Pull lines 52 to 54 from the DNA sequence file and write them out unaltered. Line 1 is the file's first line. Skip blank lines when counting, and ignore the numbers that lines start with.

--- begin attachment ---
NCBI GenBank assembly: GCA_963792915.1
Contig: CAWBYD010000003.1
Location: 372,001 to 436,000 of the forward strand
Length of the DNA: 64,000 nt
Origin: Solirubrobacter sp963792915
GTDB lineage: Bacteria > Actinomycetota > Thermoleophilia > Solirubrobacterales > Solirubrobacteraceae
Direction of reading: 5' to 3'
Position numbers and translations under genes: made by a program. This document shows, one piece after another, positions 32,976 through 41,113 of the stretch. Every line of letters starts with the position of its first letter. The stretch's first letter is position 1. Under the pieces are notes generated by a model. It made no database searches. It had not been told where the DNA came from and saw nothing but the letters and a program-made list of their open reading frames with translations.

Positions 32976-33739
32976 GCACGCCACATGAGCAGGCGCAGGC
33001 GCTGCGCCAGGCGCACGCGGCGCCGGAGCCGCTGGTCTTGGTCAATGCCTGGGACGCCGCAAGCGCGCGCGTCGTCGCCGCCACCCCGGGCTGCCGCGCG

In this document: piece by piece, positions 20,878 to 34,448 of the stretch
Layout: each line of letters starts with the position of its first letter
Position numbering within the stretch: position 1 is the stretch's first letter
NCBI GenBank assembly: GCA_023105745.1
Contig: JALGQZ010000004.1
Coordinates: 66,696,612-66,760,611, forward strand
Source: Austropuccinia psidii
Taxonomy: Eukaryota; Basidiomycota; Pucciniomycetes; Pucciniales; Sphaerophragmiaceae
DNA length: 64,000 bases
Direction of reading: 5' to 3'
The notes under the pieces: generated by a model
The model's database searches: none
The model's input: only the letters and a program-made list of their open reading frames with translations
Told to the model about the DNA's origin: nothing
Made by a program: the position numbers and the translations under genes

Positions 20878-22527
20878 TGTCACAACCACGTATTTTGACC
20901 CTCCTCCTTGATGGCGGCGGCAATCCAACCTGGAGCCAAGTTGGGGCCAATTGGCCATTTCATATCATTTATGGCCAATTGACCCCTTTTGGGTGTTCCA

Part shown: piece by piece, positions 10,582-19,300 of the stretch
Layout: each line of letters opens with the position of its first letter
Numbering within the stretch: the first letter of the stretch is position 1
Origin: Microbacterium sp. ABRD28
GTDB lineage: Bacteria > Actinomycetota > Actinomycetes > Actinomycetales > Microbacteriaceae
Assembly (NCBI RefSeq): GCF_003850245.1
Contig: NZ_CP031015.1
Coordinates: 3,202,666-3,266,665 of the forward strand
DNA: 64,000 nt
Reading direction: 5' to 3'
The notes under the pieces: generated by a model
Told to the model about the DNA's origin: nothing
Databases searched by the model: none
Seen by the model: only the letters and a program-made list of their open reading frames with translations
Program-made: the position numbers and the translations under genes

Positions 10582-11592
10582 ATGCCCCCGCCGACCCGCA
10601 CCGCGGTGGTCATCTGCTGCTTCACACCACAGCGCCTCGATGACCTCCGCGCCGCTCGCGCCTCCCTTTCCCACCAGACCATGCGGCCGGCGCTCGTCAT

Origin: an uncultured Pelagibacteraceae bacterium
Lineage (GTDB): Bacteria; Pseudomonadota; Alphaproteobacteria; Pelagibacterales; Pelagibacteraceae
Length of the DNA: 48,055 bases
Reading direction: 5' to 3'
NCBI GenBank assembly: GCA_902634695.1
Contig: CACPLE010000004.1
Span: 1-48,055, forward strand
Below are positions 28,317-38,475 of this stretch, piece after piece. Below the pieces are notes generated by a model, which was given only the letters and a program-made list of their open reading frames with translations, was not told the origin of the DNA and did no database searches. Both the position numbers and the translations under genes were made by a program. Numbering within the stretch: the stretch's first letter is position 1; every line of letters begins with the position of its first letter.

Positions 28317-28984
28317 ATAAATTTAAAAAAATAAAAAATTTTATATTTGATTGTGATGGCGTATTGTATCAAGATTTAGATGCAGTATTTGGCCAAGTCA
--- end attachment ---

NCBI GenBank assembly: GCA_902634695.1
Contig: CACPLE010000004.1
Span: 1-48,055, forward strand